I was scanning the children’s book reviews in Horn Book Magazine when my eyes fell upon the title Watercress (2021) by Andrea Wang. “A girl in cutoffs and a T-shirt is embarrassed when her parents stop the car to pick wild watercress growing by the side of the road; she doesn’t understand why her family has to be so different from everyone else,” read the summary in the review.
I knew I had to get my hands on this book—the word watercress plunged me deep into nostalgia. (“Watercress!” I hear my Puerto Rican grandma happily declaring in my childhood memories as she presents a bowl full of funny greens that look too wild and different for consumption.)
Watercress is a beautiful and layered picture book telling the story of a young girl ashamed of her parents’ actions—stopping the car randomly to pick watercress—because she doesn’t know the story of her parents’ past. But when her parents finally do share the trials they have suffered, when they reveal the secrets they have kept in order to spare their children from pain, the girl learns and grows. She sees her parents in a new light because she knows their story.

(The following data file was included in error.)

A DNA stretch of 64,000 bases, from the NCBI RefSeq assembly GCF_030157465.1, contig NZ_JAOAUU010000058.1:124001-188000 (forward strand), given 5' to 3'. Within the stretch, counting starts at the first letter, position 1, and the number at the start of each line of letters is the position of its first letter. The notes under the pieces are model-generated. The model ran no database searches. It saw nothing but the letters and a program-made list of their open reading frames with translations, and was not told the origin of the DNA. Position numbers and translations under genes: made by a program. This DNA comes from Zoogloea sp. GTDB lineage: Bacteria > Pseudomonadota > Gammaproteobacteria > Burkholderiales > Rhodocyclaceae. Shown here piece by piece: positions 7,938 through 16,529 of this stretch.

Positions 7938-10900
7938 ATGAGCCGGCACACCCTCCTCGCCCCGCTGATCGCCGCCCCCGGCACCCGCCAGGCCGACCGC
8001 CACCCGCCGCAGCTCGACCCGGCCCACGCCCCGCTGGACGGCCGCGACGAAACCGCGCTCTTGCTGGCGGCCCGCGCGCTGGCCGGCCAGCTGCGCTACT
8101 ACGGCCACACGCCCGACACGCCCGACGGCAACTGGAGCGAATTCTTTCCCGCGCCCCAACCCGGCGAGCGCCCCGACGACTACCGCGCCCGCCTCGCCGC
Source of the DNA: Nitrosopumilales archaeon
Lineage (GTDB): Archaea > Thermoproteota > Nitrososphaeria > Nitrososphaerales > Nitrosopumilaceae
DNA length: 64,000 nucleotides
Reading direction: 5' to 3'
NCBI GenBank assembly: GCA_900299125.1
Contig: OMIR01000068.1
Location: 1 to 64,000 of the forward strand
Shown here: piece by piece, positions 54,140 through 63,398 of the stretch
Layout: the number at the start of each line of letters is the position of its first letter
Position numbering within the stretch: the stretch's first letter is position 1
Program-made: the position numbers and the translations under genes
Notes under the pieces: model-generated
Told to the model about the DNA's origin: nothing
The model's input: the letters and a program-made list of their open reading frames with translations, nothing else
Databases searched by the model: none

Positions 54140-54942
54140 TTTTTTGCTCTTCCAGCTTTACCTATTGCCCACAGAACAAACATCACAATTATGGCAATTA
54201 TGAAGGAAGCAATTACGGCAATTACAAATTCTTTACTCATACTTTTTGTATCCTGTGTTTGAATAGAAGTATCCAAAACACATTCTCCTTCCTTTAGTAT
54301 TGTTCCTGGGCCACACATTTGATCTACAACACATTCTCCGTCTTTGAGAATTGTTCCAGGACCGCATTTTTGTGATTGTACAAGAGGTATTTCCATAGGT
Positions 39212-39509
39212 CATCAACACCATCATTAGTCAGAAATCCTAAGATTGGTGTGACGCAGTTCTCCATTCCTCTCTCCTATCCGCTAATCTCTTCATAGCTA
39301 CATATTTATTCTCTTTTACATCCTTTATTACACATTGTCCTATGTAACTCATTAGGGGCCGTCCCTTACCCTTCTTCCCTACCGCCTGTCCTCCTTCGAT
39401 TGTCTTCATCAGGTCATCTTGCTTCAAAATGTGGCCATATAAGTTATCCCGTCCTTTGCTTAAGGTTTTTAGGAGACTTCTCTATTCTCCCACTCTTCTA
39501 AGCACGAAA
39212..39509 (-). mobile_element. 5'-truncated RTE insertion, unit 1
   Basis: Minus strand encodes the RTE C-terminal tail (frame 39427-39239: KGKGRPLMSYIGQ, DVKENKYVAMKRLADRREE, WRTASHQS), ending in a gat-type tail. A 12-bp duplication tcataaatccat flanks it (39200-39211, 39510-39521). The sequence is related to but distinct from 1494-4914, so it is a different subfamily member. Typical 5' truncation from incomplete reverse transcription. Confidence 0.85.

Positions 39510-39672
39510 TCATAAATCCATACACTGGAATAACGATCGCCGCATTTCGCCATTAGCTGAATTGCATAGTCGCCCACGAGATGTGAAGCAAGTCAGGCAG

[When] her parents finally do share the trials they have suffered, when they reveal the secrets they have kept in order to spare their children from pain, the girl learns and grows.
Reading this book to my children also sent me straight back to another memory of backyard weeds. My grandparents used to scour our yard for dandelions. They were everywhere, of course, as all children adore plucking the flower stem when it goes to seed and blowing it to the winds. My grandparents would eagerly pluck the dandelion leaves and then wash them in our kitchen sink. “Look at all this! In your backyard!” my grandpa would joyfully exclaim. They would try to share their dandelion salad with us, but we couldn’t get over that it had grown uncultivated in our yard.
There’s an author’s note in the back of Watercress that I found just as beautiful as the story. In it, Wang explains that her parents kept their memories of China hidden from her, as they were painful and not easy to discuss with children. But then she says “Perhaps if I had known about the hardships they had faced, I would have been more compassionate as a child. Maybe I would have felt more empathy and less anger. More pride in my heritage and less shame. Memories have the power to inform, to inspire, and to heal.”
I so enjoyed this book. I loved it for my own watercress memories. I loved it for the unique way it presents history tucked into a family moment. I loved it for the parenting advice it gave me: share your story with your children.